side of your cash-flow budget – expenses are often
                      easier to estimate and their timing is usually known. This
                      approach will help to build your confidence, especially if
                      cash-flow budgeting is new to you.

3. Include a          Keep some contingency funds in your budget –
measure of            something may go wrong at the worst possible moment.
flexibility in your
cash-flow budget      You can do this by considering some “what if” scenarios,
by way of in-built    such as the impact on your cash flows should:
buffers.              – sales fall off by....................
                      – costs rise by....................
                      – interest rates go up by....................
                      – suppliers are late with their deliveries.

4. Calculate the      This is obtained by subtracting the total of cash
net cash surplus or   payments from the total cash receipts – a surplus arises
deficit for each      if budgeted cash receipts exceed budgeted cash
month.                payments; a deficit results if your estimate of cash
                      payments exceeds your estimate of cash receipts.

5. Add in cash on     This is represented by your bank balance at the start of
hand.                 the period for which you are budgeting. If the balance is
                      an overdraft, use brackets to show a negative figure.

6. Calculate the      This is achieved by adding the net cash surplus or deficit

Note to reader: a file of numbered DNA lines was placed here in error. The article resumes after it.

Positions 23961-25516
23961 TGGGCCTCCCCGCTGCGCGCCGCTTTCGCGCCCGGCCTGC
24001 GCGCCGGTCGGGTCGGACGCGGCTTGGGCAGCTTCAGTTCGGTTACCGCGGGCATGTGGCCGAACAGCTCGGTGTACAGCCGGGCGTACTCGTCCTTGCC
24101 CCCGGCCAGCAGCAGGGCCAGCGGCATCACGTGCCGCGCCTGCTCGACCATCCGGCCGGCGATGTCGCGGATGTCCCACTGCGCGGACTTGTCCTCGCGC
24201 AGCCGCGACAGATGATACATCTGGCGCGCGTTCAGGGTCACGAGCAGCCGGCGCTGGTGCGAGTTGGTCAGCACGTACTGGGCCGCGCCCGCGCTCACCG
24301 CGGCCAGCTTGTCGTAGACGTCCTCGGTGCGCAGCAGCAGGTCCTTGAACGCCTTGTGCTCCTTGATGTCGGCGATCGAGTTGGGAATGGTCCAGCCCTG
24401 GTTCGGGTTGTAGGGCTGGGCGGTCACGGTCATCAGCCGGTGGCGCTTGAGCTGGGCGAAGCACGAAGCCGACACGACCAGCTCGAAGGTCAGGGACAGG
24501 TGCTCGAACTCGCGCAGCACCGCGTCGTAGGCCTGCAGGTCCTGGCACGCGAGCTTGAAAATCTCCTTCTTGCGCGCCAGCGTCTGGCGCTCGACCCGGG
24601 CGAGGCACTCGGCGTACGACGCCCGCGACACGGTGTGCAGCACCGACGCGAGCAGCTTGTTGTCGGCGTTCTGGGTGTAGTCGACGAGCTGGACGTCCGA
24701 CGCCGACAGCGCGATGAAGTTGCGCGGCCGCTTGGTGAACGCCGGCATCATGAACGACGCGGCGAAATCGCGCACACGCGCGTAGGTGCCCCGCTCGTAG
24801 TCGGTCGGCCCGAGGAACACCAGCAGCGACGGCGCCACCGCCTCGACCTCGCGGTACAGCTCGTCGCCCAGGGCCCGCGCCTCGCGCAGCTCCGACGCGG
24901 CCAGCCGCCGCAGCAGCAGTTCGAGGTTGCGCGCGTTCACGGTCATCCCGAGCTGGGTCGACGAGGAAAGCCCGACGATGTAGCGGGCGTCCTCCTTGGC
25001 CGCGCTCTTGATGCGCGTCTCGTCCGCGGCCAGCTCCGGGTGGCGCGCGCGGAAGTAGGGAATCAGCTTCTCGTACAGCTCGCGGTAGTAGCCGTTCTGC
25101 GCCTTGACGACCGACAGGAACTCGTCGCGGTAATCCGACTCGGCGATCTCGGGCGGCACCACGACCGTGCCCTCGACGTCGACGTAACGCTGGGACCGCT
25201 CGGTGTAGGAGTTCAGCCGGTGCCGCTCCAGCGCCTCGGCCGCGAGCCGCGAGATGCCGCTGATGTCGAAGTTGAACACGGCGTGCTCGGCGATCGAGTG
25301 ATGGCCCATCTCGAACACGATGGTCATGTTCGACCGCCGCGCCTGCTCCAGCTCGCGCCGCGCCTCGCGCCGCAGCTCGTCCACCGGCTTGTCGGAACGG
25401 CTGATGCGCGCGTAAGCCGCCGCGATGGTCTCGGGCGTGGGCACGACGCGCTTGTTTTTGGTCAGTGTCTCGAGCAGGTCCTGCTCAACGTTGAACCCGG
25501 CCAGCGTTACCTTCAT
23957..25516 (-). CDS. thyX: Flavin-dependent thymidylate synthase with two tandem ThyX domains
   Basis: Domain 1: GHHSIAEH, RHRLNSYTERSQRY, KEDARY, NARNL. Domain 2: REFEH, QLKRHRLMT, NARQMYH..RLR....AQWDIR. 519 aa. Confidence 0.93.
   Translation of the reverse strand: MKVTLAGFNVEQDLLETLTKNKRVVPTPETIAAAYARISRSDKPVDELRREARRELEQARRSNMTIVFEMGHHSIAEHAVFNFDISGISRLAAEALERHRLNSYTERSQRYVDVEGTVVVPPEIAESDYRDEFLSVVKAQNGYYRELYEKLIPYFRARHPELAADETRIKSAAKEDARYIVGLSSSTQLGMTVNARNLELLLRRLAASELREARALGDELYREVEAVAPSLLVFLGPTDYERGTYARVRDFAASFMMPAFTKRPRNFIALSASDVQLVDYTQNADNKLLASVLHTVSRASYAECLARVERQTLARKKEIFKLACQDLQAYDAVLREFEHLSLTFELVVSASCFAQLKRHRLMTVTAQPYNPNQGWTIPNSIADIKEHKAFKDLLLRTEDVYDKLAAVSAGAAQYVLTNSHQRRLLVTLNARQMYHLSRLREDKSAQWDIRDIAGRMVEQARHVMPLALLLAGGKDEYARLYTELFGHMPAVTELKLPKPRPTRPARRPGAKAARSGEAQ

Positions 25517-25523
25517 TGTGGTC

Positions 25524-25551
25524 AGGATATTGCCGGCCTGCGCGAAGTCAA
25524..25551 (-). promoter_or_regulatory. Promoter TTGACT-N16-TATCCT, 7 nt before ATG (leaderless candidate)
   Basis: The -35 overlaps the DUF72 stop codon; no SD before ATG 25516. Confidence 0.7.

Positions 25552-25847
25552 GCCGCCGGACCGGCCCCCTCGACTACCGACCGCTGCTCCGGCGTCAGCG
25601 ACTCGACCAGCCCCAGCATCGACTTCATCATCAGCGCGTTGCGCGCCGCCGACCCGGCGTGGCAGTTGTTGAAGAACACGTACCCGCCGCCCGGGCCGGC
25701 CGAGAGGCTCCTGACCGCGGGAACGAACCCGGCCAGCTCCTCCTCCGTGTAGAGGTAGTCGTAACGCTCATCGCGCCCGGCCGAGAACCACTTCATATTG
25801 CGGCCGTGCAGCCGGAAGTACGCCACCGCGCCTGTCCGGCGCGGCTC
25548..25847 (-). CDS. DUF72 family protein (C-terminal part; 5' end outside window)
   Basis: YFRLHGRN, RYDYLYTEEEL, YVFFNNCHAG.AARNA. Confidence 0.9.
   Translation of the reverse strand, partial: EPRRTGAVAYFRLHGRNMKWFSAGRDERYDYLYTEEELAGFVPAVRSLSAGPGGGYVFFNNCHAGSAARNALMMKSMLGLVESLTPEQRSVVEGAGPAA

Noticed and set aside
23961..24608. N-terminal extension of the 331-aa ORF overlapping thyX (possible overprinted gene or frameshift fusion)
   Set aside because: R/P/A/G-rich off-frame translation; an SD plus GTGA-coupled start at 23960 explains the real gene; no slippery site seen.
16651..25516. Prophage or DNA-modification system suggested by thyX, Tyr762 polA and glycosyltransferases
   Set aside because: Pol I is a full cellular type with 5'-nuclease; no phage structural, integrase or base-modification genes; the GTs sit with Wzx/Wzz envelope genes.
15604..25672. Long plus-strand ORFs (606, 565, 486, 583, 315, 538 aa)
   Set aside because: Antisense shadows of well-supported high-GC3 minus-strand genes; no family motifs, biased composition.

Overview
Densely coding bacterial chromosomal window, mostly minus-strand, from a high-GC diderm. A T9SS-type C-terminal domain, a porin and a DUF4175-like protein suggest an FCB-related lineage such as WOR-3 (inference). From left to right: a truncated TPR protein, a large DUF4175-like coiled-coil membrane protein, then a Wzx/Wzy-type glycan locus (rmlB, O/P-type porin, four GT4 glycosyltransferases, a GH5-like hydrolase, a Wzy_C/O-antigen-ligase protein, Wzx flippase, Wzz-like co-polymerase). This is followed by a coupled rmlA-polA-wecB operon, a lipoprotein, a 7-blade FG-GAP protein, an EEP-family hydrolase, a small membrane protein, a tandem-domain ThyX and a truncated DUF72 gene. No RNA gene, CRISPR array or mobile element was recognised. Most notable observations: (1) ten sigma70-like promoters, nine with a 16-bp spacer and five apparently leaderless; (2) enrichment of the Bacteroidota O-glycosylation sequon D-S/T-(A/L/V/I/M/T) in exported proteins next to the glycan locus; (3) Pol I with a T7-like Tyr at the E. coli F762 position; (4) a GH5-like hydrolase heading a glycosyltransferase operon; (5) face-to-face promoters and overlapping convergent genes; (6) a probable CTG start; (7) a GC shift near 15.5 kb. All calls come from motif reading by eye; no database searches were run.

closing bank          for the month to the previous month’s bank balance.
balance for the first
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Step                      Tips and factors to consider
month and
progressively for
each month
thereafter.
7. List each              This is of great assistance when you monitor and review
assumption                actual performance against budget projections.
separately as you
prepare your cash-        It also helps to develop your budgeting skills – as part of
flow budget.              the budget review process, you can identify assumptions
                          that may have been set too conservatively or,
                          conversely, too aggressively. Such situations can be
                          taken into account when compiling cash-flow budgets in
                          the future.

                          It is only after considering assumptions carefully that you
                          will be able to assess the validity of financial projections.

8. Make decisions         These management decisions reflect the fundamental
about the                 purpose for preparing a cash-flow budget.
investment of any
short-term cash           If the need for short-term borrowings is identified, you
surpluses that may        can make a timely approach to your banker and
be generated or           demonstrate that you are managing your business pro-
extra short-term          actively.
borrowings that
may be required to        If cash surpluses are projected, you can shop around for
sustain the               the best interest rate, consistent with the level of risk you
planned operations        are prepared to accept.
of your business.
You downloaded this checklist from www.sa.gov.au

http://www.sa.gov.au/subject/Business,+industry+and+trade/Starting+and+managing+a+business/Runni
ng+a+business/Controlling+your+business/Cash-flow+and+budgeting+2/The+cash-flow+budget